What Do Divorcing Women Want And Need?

Although it can be easy to make a big difference in the life of a woman going through divorce, many of us don't have a clue how to respond or what to do.
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Although it can be easy to make a big difference in the life of a woman going through divorce, many of us don't have a clue how to respond or what to do. Here are some concrete suggestions you can use to help a divorcing or divorced woman in your life:

1.Lend an ear
Divorce, like any major life transition, brings up intense feelings and fears in those going though or recovering from it. A willingness to listen to these, without interruption or judgment, should not be undervalued. Divorcing women benefit from opportunities to "spill the beans" in the company of trusted friends who won't gossip or criticize. Otherwise, they may be left trying to get through each day while absorbed by the negativity, disappointment, a sense of failure, and fears about the future that divorce can bring -- no easy task! Don't feel like you have to provide answers, just listening is a gift in itself.

2.Give a shoulder
One of the ironies of divorce is that so many critical decisions have to be made while divorcees feel their worst. Providing a shoulder for a friend to cry on can help bolster the spirits and replenish the energy of a divorcing or recently divorced friend in need. Many of us feel deeply uncomfortable and struggle with words when someone we care about is crying. Comments such as, "It will be ok", or "I know how you feel", or even, "Why cry...you wanted this, remember?" are not helpful and can make a friend feel more alone or misunderstood. Better to just pass the tissue box or offer a hug, hopefully without comment or blame.

3. Pitch in
Being available to help out with everyday tasks could be invaluable: offering to babysit, share a meal, pick up the kids, do laundry, etc., these are some of the greatest gifts a friend can give to another friend who is ailing. Remember that your friend may not be able to ask for help now so don't be afraid to suggest or offer it.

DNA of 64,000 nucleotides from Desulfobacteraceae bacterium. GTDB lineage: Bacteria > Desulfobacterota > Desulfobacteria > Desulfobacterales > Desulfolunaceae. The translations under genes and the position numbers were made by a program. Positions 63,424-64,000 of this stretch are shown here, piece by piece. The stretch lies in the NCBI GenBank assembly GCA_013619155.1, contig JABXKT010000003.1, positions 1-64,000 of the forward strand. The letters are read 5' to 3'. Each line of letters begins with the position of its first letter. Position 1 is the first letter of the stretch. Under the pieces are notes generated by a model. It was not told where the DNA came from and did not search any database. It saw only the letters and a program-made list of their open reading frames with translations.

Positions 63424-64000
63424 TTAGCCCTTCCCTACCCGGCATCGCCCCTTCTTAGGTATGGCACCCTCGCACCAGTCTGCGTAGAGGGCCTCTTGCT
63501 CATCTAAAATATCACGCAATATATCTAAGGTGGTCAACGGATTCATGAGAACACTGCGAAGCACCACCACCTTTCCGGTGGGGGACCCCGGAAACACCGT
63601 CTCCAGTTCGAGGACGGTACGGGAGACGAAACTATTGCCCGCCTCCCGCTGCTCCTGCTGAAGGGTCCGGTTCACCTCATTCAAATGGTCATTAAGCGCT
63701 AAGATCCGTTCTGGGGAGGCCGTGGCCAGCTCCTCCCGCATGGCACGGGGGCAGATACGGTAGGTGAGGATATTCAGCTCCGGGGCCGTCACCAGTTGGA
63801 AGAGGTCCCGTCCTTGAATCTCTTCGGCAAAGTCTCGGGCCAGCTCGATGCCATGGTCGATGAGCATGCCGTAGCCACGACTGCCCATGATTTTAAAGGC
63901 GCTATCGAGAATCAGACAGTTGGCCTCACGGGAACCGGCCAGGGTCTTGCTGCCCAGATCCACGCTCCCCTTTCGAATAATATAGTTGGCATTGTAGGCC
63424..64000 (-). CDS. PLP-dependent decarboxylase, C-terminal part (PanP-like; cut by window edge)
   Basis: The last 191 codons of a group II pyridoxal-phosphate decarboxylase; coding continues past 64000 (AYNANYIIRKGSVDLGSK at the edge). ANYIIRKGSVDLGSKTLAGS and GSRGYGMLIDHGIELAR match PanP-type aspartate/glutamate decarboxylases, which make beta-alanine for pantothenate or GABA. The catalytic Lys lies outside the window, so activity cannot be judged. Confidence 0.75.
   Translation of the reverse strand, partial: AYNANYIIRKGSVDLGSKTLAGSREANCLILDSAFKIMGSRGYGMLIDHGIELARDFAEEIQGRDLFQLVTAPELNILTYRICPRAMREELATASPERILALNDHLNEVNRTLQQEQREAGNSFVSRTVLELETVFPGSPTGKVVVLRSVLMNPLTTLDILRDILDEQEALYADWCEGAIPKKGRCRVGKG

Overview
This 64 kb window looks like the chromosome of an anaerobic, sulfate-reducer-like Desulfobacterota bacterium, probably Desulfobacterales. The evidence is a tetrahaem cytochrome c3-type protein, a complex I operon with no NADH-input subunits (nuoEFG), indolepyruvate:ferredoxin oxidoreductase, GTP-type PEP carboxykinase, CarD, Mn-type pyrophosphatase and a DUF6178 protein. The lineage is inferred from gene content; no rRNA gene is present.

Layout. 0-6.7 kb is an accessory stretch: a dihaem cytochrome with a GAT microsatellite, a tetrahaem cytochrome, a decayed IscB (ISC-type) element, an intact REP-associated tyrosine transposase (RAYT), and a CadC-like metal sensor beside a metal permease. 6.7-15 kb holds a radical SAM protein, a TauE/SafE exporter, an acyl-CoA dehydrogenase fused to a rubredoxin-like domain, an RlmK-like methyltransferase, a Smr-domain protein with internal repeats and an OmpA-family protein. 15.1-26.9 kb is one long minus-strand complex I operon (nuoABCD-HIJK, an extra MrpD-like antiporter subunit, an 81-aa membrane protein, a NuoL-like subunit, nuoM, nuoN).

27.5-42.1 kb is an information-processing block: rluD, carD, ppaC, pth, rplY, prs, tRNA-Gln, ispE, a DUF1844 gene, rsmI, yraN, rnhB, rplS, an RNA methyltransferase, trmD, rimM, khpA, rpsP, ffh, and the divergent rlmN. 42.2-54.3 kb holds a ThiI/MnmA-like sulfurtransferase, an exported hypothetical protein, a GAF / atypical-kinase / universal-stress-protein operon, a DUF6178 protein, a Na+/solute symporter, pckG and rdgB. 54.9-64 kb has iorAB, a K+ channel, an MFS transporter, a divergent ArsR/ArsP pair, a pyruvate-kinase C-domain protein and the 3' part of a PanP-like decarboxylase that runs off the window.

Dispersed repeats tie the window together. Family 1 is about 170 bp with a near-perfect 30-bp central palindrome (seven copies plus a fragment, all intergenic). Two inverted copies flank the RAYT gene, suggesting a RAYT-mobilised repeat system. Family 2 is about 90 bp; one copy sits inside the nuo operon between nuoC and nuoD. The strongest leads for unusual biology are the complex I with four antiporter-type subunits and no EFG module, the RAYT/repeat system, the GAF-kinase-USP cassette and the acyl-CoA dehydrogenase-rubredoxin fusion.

4. Help over the holidays
At a recent weekend retreat for divorcing and divorced women, one topic that kept coming up was how painful the holidays can be when in the midst of or even after divorce. The rituals and traditions that once included the ex-spouse and his family may no longer be possible, leaving many divorced mothers feeling guilty, confused and at a loss as to where to go from here. Extending an invitation to join a family gathering can help rescue a newly divorced family from a lot of pain, sadness, and loneliness around holidays (even seemingly minor ones), so consider making room at the holiday table.

5. Provide resources
Divorcing women need support networks and resources such as experienced family law professionals (such as attorneys, divorce coaches, and mediators), competent and caring therapists, expert financial professionals, and even realtors, career counselors, and child specialists. Providing referral information, doing research, or making phone calls to help a soon- to-be or newly-divorced woman locate the professionals she needs is essential.

6. Offer R and R
Routinely taking time out from the whirlwind activities that can surround divorce (i.e. preparing to sell the house or move to a new town, adjusting to different schedules and routines, filling out and compiling loads and loads of forms and documents) is necessary to stay healthy and feel well. Regular workouts, pampering, rest, leisure activities, and entertainment often fall by the wayside during periods of high stress and difficulty, but these are just the antidotes to maintain balance and good mental health. Time away and time alone can also help clear away the fatigue and confusion.

Women need time, attention, information, and caring in order to sustain themselves and their families through the divorce transition and beyond. Friends can find simple and effective ways to offer their assistance to any woman who is thinking of, in the midst of, or recovering from divorce!

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